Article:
Empathy and a moral education dictate opportunities for the future

What is lost sometimes to each of us, including myself, in the doldrums of academics and the fun of social activities is that we, as students, are beyond lucky and fortunate to attend The University of Alabama. Our attendance here and hopeful attainment of a degree already distinguishes us from a vast majority of Americans who do not possess higher education degrees. Nationwide, only 31 percent of people hold bachelor’s degrees, while in the state of Alabama around 25 percent hold 
college degrees.

The Bureau of Labor Statistics reports that we are all more likely to be employed, stay employed for longer and earn more than those without college degrees. According to the Federal Reserve of San Francisco, there is an $830,000 lifetime earning difference between people with a college degree and people with a high 
school degree.

C ollege isn’t solely about a better financial future, though. Certainly the daily message that we all hear from society – and just heard from me – and slowly come to believe is that college is merely a stepping stone to a job and future financial success. That hyper-career-focused message discounts the importance of a moral education, which is about building an integrated self, developing character and flourishing 
empathy for others.

Failure to fully engage in a moral education while in college precludes future moral development, for where else than college are we all encouraged and permitted to throw ourselves recklessly at a diverse array of people and learn from them as they learn from us? It is here in college that a diversity of thoughts and contradictory ideals challenge us to grow, think and develop. Also, only in college can you be absolutely wrong about something, be full of conviction about it and not be fired or kicked out of a place.

Eventually, what we will d o and how we will act will impact not only our own lives in significant ways but also the lives of others. We can either utilize our education to 
imagine better for ourselves and those in need or we can callously ignore the plights and burdens placed unfairly on others. If we choose not to exercise our innate power of empathy, we numb ourselves and reduce our own meaning of life . But by choosing to learn from others even if we believe they are wrong, by empathizing with those around us and by helping those with less through our resources and education, we enhance the meaning of our own lives and make the lives of others a little bit better.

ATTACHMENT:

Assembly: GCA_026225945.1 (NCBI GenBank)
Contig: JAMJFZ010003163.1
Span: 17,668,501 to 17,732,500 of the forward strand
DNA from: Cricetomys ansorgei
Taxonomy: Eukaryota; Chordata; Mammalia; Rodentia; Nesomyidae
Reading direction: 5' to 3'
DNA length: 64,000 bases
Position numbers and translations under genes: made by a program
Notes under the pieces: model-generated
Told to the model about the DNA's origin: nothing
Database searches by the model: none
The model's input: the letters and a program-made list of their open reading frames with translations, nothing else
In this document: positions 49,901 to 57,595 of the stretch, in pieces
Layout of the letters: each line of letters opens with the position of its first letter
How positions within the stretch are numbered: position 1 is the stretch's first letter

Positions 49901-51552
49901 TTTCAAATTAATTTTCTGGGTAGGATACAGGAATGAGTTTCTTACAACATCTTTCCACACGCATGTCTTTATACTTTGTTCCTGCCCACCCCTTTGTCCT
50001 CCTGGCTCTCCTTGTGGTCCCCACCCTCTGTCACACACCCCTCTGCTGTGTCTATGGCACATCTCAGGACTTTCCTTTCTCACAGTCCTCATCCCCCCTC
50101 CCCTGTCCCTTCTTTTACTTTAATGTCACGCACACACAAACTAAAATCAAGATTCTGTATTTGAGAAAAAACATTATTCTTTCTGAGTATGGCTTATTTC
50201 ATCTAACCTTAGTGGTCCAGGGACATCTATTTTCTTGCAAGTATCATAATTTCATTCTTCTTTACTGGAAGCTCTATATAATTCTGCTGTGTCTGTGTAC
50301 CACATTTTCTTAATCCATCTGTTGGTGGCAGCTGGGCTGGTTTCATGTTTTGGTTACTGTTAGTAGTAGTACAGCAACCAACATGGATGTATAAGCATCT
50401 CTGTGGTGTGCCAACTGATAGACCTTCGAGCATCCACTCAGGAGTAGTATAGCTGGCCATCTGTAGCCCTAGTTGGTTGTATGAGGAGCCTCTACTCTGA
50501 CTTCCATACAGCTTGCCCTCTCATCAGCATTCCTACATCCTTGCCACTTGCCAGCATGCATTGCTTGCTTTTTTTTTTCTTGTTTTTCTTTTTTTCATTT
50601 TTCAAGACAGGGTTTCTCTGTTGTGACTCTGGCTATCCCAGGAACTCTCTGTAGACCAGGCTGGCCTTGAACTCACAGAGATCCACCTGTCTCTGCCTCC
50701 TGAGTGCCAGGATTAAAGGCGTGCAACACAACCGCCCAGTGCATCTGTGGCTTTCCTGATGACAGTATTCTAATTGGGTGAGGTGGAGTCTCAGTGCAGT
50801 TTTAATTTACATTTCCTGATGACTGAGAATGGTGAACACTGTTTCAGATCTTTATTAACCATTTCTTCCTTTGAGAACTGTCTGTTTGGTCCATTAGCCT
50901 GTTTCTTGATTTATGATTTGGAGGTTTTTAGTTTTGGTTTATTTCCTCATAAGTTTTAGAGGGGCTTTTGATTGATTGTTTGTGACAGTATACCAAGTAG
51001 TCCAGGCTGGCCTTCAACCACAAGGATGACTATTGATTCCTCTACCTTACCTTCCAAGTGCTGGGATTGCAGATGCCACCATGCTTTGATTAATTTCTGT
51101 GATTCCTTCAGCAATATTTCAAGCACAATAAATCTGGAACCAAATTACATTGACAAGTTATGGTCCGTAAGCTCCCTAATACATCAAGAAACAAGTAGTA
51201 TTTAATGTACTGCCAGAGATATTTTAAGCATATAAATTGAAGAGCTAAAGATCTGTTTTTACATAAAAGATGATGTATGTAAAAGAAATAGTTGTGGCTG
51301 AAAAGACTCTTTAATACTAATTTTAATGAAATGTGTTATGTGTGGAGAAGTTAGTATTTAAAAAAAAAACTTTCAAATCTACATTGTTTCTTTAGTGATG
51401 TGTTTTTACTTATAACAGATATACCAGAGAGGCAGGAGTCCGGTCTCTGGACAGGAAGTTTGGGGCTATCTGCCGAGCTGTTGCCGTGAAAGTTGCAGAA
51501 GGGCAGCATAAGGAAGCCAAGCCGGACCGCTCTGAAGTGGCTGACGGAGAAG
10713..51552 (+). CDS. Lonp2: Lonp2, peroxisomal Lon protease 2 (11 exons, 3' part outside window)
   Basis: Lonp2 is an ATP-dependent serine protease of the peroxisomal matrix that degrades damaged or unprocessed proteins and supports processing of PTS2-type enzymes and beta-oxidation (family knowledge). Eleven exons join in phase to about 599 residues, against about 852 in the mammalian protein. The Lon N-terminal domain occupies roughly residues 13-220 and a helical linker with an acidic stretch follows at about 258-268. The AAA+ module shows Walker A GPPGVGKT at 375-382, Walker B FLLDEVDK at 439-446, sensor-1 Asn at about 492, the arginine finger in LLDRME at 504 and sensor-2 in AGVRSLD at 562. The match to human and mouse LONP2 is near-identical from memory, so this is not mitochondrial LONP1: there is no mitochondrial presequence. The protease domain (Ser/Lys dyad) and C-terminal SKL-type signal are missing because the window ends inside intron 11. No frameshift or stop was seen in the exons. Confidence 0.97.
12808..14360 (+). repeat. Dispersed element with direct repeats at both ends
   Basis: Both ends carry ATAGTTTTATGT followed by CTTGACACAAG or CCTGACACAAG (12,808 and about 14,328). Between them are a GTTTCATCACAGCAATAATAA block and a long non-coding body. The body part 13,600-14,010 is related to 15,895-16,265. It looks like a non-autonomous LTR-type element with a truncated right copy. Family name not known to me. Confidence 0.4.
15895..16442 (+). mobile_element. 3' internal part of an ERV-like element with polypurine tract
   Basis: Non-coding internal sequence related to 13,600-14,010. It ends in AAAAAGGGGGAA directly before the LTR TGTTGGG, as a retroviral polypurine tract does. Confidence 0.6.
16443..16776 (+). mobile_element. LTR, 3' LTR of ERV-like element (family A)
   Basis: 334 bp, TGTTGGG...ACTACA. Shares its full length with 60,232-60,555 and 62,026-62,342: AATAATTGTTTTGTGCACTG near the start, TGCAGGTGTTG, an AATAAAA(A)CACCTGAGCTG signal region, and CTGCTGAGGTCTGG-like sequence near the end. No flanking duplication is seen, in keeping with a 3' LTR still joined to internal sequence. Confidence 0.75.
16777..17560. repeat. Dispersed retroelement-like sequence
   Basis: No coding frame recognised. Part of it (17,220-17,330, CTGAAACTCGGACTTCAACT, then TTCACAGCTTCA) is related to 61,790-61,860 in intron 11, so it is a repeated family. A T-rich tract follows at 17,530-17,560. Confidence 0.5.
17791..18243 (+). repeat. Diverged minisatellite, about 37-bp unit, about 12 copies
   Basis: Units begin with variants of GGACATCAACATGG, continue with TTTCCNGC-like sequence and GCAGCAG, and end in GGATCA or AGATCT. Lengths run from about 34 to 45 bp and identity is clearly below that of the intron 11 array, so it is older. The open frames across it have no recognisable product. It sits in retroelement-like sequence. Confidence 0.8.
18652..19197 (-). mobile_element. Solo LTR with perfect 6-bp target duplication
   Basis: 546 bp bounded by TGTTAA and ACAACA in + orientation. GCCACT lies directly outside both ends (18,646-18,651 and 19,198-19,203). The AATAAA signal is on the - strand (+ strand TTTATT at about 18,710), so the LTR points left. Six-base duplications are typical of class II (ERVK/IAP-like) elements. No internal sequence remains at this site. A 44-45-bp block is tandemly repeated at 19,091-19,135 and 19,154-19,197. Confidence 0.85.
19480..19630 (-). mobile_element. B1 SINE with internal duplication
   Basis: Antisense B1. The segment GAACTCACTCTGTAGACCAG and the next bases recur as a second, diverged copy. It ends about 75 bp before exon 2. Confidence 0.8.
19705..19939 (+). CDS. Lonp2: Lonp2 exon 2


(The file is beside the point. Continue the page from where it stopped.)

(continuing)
The critical importance of a moral education in today’s society is self-evident since the education of the past reflects present circumstances. National politics has devolved into an international embarrassment with both sides doing nothing except slam the other side – thinking along the lines of “it’s not my fault but always your fault” doesn’t help, either. The current economic and tax systems favor and shield the wealthy rather than support and help the poor. Indeed, inequality in America and the world is at its greatest point in history. Such great wealth disparity between those with and those without reduces future economic and social opportunities for us all.

Individually, we all too often cloister ourselves off from each other and burrow ourselves into holes of intellectual comfort with the aid of the Internet and biased media. We truly no longer have to hear the opinions, experiences and viewpoints that contradict our own. We can just turn on, tune in and drop out.

What all of this amounts to is that society is gradually becoming less empathetic, less caring about others and less moral. Higher education is supposed to lessen that problem and generate within us all the insurmountable belief that we can help those around us and be people of outstanding integrity. We are indeed lucky to attend The University of Alabama. Right now, this campus and the greater state of Alabama stand at a crossroads of opportunities where the past meets the future. Although our history is filled with injustices and dark days, there will be better days moving forward because we are students here on this campus and in this state: a future built on empathy and moral education.

Patrick Crowley is a senior majoring in mathematics, finance and economics. He is the opinions editor of The Crimson White.

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